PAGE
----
An Open-Door Policy
The managing director, who chairs the executive board meetings, comes from Europe, and his first deputy director is from the United States. This is the arrangement that applied in 1950, and it continues to apply in 2010. There are 30 so-called senior officials at the IMF, and they are the organization's key decision-makers. Strauss-Kahn's inner circle includes his adviser Blanchard, Reza Moghadam, a British citizen of Iranian descent who is head of the strategy department and who was voted the most handsome man at the Fund by the IMF's female employees, the Chinese special advisor Min Zhu and Caroline Atkinson, director of the Fund's external relations department and its chief spokesperson. There is an open-door policy on the 13th floor, and DSK has an ad hoc management style. In the morning, members of his inner circle eat croissants together and discuss the state of the world.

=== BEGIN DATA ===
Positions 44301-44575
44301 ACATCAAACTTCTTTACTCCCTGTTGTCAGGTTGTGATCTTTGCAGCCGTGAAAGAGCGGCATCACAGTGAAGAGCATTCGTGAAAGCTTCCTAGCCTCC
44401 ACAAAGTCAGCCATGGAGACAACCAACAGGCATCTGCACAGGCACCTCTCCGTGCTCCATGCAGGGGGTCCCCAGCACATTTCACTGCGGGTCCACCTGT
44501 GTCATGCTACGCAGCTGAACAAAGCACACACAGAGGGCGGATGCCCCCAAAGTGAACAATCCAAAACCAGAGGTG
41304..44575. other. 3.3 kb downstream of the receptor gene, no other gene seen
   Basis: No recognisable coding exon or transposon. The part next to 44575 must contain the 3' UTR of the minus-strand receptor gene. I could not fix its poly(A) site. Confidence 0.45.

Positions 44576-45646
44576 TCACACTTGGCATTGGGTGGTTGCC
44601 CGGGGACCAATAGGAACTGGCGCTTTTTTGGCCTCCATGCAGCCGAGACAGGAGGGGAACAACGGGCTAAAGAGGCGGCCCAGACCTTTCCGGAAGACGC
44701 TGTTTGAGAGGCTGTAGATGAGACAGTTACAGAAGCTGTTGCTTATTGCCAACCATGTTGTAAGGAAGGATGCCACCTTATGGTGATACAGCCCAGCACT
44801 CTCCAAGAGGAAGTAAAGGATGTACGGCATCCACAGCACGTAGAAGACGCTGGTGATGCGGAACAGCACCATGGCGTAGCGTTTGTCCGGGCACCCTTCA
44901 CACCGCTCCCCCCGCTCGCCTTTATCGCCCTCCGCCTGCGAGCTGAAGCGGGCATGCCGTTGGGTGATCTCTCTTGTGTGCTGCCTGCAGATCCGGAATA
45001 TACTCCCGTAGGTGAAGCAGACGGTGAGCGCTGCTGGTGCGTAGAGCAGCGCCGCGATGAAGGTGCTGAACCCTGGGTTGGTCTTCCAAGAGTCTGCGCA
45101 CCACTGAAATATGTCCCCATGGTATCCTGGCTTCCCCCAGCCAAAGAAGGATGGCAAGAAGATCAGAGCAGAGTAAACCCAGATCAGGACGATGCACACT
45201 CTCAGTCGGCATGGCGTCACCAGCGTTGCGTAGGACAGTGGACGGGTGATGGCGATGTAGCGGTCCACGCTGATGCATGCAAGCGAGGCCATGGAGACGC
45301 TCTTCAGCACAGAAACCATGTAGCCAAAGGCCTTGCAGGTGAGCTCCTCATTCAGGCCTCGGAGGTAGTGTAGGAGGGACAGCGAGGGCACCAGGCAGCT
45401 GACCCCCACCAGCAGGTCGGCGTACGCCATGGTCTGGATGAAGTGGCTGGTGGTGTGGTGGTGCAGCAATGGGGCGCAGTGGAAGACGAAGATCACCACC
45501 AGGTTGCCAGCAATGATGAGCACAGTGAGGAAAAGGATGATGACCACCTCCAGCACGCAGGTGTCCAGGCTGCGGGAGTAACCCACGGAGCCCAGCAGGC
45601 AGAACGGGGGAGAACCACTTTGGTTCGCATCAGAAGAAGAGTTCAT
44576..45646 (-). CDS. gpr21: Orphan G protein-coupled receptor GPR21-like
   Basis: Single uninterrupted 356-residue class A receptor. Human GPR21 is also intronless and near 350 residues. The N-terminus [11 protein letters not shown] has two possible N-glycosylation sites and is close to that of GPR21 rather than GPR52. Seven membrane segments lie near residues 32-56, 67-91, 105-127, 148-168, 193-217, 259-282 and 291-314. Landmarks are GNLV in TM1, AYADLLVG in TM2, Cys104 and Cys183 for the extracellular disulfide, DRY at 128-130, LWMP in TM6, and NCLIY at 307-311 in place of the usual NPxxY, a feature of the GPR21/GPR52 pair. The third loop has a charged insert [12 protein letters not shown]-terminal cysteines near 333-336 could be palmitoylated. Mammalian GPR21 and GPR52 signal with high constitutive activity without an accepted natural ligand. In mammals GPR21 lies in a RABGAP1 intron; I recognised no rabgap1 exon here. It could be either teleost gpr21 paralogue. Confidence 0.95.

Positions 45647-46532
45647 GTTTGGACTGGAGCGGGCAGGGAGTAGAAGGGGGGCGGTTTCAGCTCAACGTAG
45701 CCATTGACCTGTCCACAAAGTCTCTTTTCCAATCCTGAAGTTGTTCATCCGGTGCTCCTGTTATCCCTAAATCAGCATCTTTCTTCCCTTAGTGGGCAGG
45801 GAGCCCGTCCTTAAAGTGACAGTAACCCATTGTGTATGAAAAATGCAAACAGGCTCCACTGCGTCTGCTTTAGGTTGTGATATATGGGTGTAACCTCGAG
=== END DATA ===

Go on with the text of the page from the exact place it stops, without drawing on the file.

Every other Thursday, the elegant Caroline Atkinson steps in front of a blue wall in a small, cool room on the ground floor to tell the world how it is being saved. Atkinson's press conference is a trip around the world in 15 minutes, in which she employs the official language of the Fund to recount a tale of progress and inform the press about the program's "promising developments."